KIM GAMBLE: The Michael J. Fox, as well as the Parkinson’s Foundation actually have some genetic testing for patients that are diagnosed with Parkinson’s. So that’s another resource for additional information about genetics.

ANN MARIE WORMAN: I have a question about that too, because I get asked a lot, Dr. Iyer, if someone has been identified who has Parkinson’s with the Parkinson’s gene, would it be beneficial for their children to be tested for that gene? Would you recommend that they follow that path?

DR. SANJAY IYER: It’s always a loaded question because you know if you have the gene, it doesn’t always mean you’re going to have the disease. But second, if you know 30 or 40 years ahead of time that you’re going to have something, and if there’s not a cure for it or something that will slow the progression, do you want to know? So it is a bit of a loaded question. I think right now, we have a lot of patients who will call and ask and say, well, my dad’s got Parkinson’s. I want to be tested. Should I be? You know, I think by and large I would tell them no.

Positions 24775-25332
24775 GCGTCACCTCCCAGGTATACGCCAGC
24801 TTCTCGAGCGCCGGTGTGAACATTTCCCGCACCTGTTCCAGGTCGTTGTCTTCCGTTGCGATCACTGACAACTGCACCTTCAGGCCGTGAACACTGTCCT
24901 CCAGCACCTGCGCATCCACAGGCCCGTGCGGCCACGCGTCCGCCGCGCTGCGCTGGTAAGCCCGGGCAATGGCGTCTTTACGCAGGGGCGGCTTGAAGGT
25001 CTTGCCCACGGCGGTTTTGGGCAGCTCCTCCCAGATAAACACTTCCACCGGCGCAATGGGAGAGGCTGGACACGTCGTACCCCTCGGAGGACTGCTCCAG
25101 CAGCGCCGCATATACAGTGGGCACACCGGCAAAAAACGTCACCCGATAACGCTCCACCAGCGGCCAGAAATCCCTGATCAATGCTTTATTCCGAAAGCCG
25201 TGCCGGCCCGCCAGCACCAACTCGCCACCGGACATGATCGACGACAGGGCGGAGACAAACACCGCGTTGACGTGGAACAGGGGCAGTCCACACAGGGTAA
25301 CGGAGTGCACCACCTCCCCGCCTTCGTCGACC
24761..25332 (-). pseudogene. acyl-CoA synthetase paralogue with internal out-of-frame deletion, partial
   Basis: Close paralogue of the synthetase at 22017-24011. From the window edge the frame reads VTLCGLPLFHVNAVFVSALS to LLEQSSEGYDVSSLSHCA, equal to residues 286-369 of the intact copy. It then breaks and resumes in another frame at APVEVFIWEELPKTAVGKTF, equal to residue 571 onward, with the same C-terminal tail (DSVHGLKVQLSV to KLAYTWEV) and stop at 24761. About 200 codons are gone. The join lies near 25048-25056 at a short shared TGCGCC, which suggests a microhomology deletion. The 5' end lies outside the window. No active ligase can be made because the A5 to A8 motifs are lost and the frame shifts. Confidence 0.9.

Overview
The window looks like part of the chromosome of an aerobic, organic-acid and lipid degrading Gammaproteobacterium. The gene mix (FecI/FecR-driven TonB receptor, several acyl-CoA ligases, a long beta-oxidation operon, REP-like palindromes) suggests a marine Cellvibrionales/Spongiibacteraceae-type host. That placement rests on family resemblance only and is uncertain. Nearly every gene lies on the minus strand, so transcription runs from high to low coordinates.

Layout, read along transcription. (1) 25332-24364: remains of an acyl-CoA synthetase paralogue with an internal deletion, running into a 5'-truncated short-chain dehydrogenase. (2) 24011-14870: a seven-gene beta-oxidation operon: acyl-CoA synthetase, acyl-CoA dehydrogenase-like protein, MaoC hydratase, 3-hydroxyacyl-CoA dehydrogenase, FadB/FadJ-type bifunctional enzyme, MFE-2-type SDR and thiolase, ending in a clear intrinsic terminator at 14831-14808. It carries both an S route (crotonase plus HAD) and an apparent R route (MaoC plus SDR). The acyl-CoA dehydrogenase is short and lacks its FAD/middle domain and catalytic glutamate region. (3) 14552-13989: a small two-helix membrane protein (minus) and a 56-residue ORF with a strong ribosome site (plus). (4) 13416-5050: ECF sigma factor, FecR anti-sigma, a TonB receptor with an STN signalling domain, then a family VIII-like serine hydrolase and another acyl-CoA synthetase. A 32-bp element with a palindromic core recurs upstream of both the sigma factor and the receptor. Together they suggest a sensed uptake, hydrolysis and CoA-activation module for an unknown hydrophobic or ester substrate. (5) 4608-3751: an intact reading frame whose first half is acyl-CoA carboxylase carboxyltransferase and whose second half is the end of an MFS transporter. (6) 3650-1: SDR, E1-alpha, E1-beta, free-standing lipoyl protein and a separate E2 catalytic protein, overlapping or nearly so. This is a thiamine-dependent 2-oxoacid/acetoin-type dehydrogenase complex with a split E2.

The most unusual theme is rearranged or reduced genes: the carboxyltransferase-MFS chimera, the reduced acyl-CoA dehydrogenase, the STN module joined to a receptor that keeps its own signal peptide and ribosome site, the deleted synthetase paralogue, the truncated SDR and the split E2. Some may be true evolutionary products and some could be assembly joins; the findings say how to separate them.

KIM GAMBLE: Okay, let’s go to the back there, gentlemen in the blue shirt. I’ll come back to you ladies here.

AUDIENCE MEMBER: Anything on the horizon as far as pharmaceuticals? …

DR. SANJAY IYER: I think in terms of the pharmaceuticals that I’m the most excited about that are on the horizon might be some of the subcutaneous infusion pumps, much like the insulin pumps that they have for diabetics. There are a couple of pumps, one with levodopa that many patients with Parkinson’s are currently taking orally. There’s another one with apomorphine that’s being looked at. I think those are going to be game changers at some point when they come out. Again, not sure when, hopefully within the next year or so, but we’ll see. Those are the two most promising pharmaceutical agents that I’m excited about.

KIM GAMBLE: Okay lady here in this row with the barrette, you had your hand up.